At the intersection between my work in psychotherapy and my work in Youth Ministry I have found these five needs of teenagers to be very helpful. The adolescent years can be a time of self-discovery and growing autonomy as teens encounter the larger world around them. These five needs can help us better understand our teens and how to help them grow and mature in body, mind, and soul.
1. Need to be understood
Most teens don’t believe that adults listen or understand them. As a teen I remember thinking that most of my teachers had no idea what I was experiencing. I felt that adults were extremely disconnected. When adults actually take the time to try to understand teenagers, the adult can earn the right to be heard. Teens often want to know they are being listened to before they are taught or mentored. Teenagers, the same with the rest of us, usually don’t care how much you know until they know how much you care.
2. Need to belong
We have all heard or maybe even given the peer pressure talk. I remember the many conversations at school and even commercials on TV about not giving into peer pressure. Teens want to fit in and will even deny their morals and values to do so at times. Teens with healthy boundaries and relationships with their parents and family are less likely to to abandon their morals when around other peers. If the need to belong is fulfilled within the family, teens are less likely to seek out approval from others outside of the home.
3. Need to be transparent
Teens these days have many masks and put up fronts to only show their “best selves” and, more literally, their best selfies. Vulnerability is a scary thing for everyone but especially for teens in an online world where everything is subject to scrutiny and comparison. Teens that have the space to be transparent about worries, hopes, dreams, insecurities, doubts, and fears have more confidence that they are supported and loved by their families and by those around them. Teens that have the ability to be real and open about their concerns and values feel validated and recognized. They are able to grow in self-awareness and self-esteem.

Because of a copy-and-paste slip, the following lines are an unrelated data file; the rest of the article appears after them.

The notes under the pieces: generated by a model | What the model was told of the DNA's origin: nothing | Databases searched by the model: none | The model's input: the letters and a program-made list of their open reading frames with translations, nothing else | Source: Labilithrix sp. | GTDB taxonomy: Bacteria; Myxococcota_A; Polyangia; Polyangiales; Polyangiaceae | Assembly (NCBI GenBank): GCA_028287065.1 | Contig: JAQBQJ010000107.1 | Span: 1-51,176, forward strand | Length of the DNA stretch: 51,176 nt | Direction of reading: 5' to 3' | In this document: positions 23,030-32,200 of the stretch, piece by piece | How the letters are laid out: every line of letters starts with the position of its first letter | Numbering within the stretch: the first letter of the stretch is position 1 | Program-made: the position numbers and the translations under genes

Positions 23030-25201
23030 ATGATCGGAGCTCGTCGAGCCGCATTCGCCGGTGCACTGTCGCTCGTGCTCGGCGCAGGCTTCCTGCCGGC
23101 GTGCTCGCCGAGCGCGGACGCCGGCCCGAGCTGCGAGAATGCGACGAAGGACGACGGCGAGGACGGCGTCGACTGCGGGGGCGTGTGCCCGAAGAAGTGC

4. Need to engage in critical thinking about faith and life
During adolescence, teenagers are beginning to think critically about the world around them. Teens begin to conceptualize ideas like love, justice, truth and fairness. Teens begin to ask the big questions in life about God, love, life, purpose, and morality. In doing so, they begin to become autonomous and desire a validation of their growing independence. Teens are also analyzing what they have been raised to believe. They are exploring the world ideologically and do well in thought-provoking discussions about life. Desiring to be understood, teens enjoy dialogue and self-expression in considering life’s biggest questions.
5. Need for guidance
While critical thinking alone is a great start, teens still need help navigating a confusing world. They need mentors in many different aspects of life in order to grow in body, mind, and soul. Healthy relationships with adults help teens know that they are valued and wanted. These relationships allow teens to ask questions and seek out answers to doubts and challenging situations. They largely need encouragment from caring adults that they know they can trust. These relationships build a foundation of support and mentorship. Within these relationships, teens have the needed direction and begin to understand expectations that others have of them as they mature into adulthood.
While I wish I could take credit for outlining these five needs, the Augustine Institute’s YDisciple program presents these needs of teens to show that teens strongly benefit from small faith-sharing groups of friends to truly grow in their faith as intentional disciples. I have seen these needs play out in our Disciple Groups in our parish Youth Ministry along with working with teens in therapy.
These needs address that teens are budding young adults who simply want to be recognized, heard, accepted and engaged. Teenagers experience many changes and these five needs help us know how to better help our teens navigate their development.
To schedule an appointment with Adam Cross MFTI please call (805) 428-3755, email firstname.lastname@example.org, or visit the contact page at https://adamcrossmft.wordpress.com/contact/